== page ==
08 December 2017

The Challenge of Keeping Jurors Honest in the Digital Age

Before a case begins, jurors are told not read anything about the case in which they are involved. Back in the day, this simply meant telling jurors to avoid newspaper or TV coverage of the case. Once the Internet become widely available, this meant that jurors were told not go home, turn on their computers and search for information on the case. The ability to do so surely made keeping jurors honest difficult, but it was still manageable. The advent of the smart phone, however, has complicated things. Having a mini computer in one's pocket that can immediately find information about the case is for some jurors too tempting, as the Law Society Gazette recently reported:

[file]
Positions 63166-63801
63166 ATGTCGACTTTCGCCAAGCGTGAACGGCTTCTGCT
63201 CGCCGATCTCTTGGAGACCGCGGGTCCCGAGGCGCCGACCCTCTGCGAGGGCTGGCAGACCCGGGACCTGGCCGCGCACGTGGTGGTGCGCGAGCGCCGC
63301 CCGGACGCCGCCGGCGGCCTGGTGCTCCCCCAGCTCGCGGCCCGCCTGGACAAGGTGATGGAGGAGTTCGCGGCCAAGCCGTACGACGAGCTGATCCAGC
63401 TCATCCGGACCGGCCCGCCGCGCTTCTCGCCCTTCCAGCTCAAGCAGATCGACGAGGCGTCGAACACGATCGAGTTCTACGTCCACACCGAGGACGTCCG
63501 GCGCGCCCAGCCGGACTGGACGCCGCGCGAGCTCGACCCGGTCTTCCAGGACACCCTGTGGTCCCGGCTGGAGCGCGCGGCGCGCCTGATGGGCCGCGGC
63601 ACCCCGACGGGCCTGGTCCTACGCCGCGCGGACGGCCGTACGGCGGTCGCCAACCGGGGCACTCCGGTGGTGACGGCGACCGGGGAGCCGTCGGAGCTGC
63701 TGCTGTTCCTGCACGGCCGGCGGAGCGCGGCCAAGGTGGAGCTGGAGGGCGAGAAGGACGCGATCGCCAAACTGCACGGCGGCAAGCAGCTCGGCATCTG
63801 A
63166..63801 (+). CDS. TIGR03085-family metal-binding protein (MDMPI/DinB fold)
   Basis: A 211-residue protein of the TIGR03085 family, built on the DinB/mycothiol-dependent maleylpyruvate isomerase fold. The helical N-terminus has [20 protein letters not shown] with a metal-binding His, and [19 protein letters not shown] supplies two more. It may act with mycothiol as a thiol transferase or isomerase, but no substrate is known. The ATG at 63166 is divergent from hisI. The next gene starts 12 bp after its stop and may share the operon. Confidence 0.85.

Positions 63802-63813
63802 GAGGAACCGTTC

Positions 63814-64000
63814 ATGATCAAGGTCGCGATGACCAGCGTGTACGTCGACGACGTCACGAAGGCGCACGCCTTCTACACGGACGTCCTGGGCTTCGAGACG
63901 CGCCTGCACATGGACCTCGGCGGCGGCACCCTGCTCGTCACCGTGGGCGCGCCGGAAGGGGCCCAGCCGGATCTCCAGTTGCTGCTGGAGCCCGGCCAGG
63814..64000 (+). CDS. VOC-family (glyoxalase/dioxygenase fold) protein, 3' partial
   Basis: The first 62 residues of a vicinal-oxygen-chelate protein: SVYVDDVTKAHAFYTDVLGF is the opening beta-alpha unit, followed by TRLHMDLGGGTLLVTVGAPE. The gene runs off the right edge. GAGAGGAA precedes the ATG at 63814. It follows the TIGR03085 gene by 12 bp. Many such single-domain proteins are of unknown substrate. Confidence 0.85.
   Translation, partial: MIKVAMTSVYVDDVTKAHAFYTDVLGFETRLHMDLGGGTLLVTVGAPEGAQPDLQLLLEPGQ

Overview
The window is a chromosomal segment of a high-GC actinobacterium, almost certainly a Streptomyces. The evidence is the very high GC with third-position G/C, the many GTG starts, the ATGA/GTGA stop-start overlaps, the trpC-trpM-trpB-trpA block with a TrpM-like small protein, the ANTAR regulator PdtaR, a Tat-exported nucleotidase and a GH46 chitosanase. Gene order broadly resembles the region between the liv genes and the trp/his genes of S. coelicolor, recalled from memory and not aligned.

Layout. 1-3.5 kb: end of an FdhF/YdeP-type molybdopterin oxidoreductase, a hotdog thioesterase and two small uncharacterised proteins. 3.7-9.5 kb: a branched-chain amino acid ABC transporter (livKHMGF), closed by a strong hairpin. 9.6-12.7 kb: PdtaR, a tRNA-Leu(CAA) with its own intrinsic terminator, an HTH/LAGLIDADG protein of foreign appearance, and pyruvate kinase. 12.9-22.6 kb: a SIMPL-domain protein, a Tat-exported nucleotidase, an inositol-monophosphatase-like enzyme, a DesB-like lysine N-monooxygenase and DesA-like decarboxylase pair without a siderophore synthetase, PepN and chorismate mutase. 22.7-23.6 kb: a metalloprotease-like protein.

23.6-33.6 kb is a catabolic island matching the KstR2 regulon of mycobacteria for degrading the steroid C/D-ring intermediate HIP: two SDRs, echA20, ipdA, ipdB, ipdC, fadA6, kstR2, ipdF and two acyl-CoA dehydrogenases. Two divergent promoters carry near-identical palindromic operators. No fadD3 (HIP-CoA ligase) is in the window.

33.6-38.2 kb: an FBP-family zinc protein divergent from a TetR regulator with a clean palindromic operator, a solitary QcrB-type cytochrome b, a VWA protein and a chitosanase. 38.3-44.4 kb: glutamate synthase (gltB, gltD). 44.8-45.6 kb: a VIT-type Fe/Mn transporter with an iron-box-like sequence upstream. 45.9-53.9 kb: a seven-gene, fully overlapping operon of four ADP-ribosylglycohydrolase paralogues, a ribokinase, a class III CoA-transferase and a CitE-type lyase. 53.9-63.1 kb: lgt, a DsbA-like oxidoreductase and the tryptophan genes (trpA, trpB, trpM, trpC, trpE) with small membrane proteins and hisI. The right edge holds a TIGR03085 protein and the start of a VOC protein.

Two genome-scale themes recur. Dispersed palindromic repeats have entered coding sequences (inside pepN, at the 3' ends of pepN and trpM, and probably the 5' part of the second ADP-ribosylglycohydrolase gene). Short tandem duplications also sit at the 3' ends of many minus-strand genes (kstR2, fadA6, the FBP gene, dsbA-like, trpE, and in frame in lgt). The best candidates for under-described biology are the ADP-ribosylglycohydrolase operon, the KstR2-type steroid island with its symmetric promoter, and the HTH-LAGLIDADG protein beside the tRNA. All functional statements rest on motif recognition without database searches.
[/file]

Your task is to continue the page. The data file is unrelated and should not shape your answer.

Although jurors are warned at the start of a trial not to research cases on the internet, Lord Justice Singh (Sir Rabinder Singh QC) told the Criminal Bar Association conference last week that the 'quick and easy use' of smartphones has made it impossible to guarantee that there will never be problems.
Singh said: 'When I tried a murder case at Lewes in 2014, there was a submission of no case to answer on behalf of one of the two defendants at half time. I rejected that submission. Of course all of that happened, as it must, in the absence of the jury. Very shortly afterwards my ruling was circulated on social media by someone who had been in the public gallery. Thankfully it was possible to have this material removed quite quickly and no one suggested that any member of the jury had seen it.'
In short, the Lord Justice is saying that information that the jury should not have seen was easily accessible to them, jeopardizing the proper process in the case. As an aside, the procedure "no case to answer" is similar to the American procedure of directed verdict.